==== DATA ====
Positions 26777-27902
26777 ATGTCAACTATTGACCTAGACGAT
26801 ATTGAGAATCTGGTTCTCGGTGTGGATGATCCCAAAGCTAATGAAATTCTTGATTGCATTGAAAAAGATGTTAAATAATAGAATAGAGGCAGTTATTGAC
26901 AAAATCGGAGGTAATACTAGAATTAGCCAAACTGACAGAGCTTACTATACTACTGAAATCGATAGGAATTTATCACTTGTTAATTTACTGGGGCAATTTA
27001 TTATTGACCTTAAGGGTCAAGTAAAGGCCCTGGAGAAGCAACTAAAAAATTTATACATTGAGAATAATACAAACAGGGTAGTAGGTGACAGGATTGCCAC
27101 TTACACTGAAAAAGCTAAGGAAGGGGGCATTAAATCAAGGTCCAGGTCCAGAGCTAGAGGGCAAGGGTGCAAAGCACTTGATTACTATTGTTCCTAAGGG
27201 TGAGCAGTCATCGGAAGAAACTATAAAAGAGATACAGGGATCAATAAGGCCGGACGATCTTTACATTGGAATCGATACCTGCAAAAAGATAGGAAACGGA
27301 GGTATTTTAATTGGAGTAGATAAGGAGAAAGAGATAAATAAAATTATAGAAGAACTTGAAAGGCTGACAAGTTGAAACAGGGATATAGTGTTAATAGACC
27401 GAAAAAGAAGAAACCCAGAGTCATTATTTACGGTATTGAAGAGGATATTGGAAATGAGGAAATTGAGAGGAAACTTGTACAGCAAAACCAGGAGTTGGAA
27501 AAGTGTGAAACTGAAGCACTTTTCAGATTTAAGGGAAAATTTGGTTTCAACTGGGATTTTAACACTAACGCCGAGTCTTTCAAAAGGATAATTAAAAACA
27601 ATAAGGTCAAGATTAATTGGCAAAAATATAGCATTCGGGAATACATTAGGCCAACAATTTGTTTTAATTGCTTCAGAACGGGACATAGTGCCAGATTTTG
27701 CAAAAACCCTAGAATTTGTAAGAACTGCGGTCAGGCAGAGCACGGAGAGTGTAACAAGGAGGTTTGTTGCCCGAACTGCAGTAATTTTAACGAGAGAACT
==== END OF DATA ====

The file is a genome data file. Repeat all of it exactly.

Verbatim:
Positions 26777-27902
26777 ATGTCAACTATTGACCTAGACGAT
26801 ATTGAGAATCTGGTTCTCGGTGTGGATGATCCCAAAGCTAATGAAATTCTTGATTGCATTGAAAAAGATGTTAAATAATAGAATAGAGGCAGTTATTGAC
26901 AAAATCGGAGGTAATACTAGAATTAGCCAAACTGACAGAGCTTACTATACTACTGAAATCGATAGGAATTTATCACTTGTTAATTTACTGGGGCAATTTA
27001 TTATTGACCTTAAGGGTCAAGTAAAGGCCCTGGAGAAGCAACTAAAAAATTTATACATTGAGAATAATACAAACAGGGTAGTAGGTGACAGGATTGCCAC
27101 TTACACTGAAAAAGCTAAGGAAGGGGGCATTAAATCAAGGTCCAGGTCCAGAGCTAGAGGGCAAGGGTGCAAAGCACTTGATTACTATTGTTCCTAAGGG
27201 TGAGCAGTCATCGGAAGAAACTATAAAAGAGATACAGGGATCAATAAGGCCGGACGATCTTTACATTGGAATCGATACCTGCAAAAAGATAGGAAACGGA
27301 GGTATTTTAATTGGAGTAGATAAGGAGAAAGAGATAAATAAAATTATAGAAGAACTTGAAAGGCTGACAAGTTGAAACAGGGATATAGTGTTAATAGACC
27401 GAAAAAGAAGAAACCCAGAGTCATTATTTACGGTATTGAAGAGGATATTGGAAATGAGGAAATTGAGAGGAAACTTGTACAGCAAAACCAGGAGTTGGAA
27501 AAGTGTGAAACTGAAGCACTTTTCAGATTTAAGGGAAAATTTGGTTTCAACTGGGATTTTAACACTAACGCCGAGTCTTTCAAAAGGATAATTAAAAACA
27601 ATAAGGTCAAGATTAATTGGCAAAAATATAGCATTCGGGAATACATTAGGCCAACAATTTGTTTTAATTGCTTCAGAACGGGACATAGTGCCAGATTTTG
27701 CAAAAACCCTAGAATTTGTAAGAACTGCGGTCAGGCAGAGCACGGAGAGTGTAACAAGGAGGTTTGTTGCCCGAACTGCAGTAATTTTAACGAGAGAACT